Two of the center’s most successful programs will continue to take place elsewhere. Its spring and fall lecture series regularly draws overflow crowds to local auditoriums to hear nationally-known experts on birds, estuary science and other conservation topics.
The Science in Nature outdoor education program will continue to be taught at area schools, natural areas within walking distance of schools, and through distance learning.
Those two off-site programs will complement the offerings at the new center, said Alisha Milardo, the director of the RTPEC.
“The residents of southeastern Connecticut have an abiding interest and enthusiasm for environmental conservation programs,” she said. “Our education, science research and advocacy programs have received great support and we’re confident that at this new location we will be able to expand our offerings for the community.”
What to do with “abandoned” or “orphaned” birds
Have you found an abandoned bird?
Birds and other wildlife that seem to be abandoned or orphaned at this time of year often are not actually abandoned or orphaned.
The Connecticut DEEP has advice about what to do if you find a bird that you think is abandoned. There are several alternatives.
Click here to learn about them.
Please do not bring injured or orphaned animals to any Connecticut Audubon Society facility. Connecticut Audubon is not authorized to accept injured or abandoned animals.
But if it is obviously injured, it may need help. The CT DEEP has more information here about dealing with distressed wildlife.
Explore our centers and sanctuaries on your mobile device
Soar through our centers and sanctuaries with this free app, which highlights unique and interesting features at each stop. Take one of our tours while you’re onsite or plan ahead with detailed directions and maps to your nearest Connecticut Audubon location.
- Tours of our Centers and Sanctuaries
- Bird IDs with photos and descriptions
- Tips on how to create a native garden for birds and pollinators
- Interactive maps
For Android and other non-Apple devices, visit the web-based app. Software platform © Cuseum, Inc.
This App was made possible by Planet Fuel Charitable Fund.
A Word to Our Sponsors
Thank you from the entire RTPEC team!
As the recent pandemic has moved across our state and region, our first thoughts have been of family, friends and our supporters. We realize that no one has been unaffected by the health and economic hardship that has been inflicted on our communities.
You have stood by the Roger Tory Peterson Estuary Center and we want you to know how your support has affected our programs in this difficult and uncertain period of time. For many, this has been difficult on many levels as the disease has known no boundaries and has affected everyone in some way or another.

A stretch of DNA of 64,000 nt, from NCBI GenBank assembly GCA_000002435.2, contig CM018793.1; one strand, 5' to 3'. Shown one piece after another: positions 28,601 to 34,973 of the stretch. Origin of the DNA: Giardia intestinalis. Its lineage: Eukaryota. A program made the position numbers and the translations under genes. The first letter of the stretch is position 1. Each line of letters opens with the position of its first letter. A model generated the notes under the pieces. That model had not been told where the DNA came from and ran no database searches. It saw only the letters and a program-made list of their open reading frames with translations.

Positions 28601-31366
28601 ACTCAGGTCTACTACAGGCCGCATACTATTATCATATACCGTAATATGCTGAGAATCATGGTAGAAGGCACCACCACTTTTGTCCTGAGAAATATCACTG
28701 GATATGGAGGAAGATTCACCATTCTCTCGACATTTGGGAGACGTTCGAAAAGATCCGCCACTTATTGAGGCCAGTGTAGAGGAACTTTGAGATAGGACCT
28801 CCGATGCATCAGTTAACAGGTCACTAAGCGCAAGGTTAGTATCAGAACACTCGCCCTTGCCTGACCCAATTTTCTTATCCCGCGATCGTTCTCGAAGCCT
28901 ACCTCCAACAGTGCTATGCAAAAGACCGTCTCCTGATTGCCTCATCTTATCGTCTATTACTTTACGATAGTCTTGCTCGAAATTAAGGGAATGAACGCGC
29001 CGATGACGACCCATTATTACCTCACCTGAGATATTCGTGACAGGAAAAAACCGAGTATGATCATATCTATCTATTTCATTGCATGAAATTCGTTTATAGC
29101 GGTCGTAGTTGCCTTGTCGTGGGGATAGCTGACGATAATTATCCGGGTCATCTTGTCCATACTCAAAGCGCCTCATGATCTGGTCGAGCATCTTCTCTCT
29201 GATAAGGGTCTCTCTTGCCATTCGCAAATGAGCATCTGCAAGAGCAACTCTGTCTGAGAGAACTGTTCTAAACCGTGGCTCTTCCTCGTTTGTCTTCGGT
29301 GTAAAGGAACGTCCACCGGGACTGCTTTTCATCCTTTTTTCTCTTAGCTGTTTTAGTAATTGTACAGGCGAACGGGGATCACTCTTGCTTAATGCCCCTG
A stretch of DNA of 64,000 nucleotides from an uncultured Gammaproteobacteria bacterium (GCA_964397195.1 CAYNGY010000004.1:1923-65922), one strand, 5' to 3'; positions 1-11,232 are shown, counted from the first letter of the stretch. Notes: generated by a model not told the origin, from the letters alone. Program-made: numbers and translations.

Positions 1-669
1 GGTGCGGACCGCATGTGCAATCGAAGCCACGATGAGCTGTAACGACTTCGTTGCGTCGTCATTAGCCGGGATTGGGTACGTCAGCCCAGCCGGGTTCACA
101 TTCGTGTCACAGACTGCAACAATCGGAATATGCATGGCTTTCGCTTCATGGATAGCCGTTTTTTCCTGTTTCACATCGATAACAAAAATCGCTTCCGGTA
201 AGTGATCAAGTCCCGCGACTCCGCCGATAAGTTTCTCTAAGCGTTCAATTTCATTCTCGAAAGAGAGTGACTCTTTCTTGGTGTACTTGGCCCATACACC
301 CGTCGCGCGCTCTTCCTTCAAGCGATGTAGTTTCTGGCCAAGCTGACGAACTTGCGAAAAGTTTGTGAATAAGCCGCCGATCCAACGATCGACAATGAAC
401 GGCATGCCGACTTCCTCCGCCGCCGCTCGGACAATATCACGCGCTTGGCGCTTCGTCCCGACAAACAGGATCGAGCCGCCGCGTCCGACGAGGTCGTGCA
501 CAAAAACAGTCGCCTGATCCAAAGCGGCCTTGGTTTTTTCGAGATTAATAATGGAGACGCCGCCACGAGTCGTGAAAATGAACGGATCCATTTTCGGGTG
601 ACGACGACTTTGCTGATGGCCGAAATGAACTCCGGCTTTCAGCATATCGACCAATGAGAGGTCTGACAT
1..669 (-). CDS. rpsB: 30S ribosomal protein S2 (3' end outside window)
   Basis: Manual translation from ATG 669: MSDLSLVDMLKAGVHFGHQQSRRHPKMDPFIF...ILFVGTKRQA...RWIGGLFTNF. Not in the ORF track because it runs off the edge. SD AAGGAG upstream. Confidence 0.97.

Even as we have sheltered in place, many have found solace and comfort in the natural rhythms of nature and have discovered the renewal of the natural world as a healing balm, a distraction from concern, and an alternative to the four walls of home and home schooling. Our parks, trails, and land trust properties have never been so appreciated.
With our schools closed indefinitely, RTPEC teachers turned to the internet to continue instruction and we provided webinars on everything from backyard birding to pollinator gardens to our living shoreline. We have reached beyond our region, across the state, and to residents even in other states with instructive material on how to live, understand and cherish the outdoor world.
I am pleased to tell you that because of your support, we were able to be nimble and adapt quickly to the challenge of long distance and virtual learning for people of all ages. Webinars, offered by our center, are interactive and have as many as 100 participants who are able to ask questions. These now form the basis of a library of education programs that can be made available to schools, libraries, and community organizations.
These last few weeks have been difficult for many of our friends and sponsors of the Roger Tory Peterson Estuary Center. We want you to know that we have not forgotten you and, just as you, have been there to assist us, we here for you. Over the days to come, we will be featuring our sponsors on our website in order to remind our followers of those in their community who have been supportive of our environmental education and community programs. We realize this is a small gesture but, as the state prepares to once again resume economic activity, we hope this thank you to our friends will help in your recovery.
Again, we are grateful for your help when we needed it.
Roger Tory Peterson Estuary Center
For more information about our sponsors, click here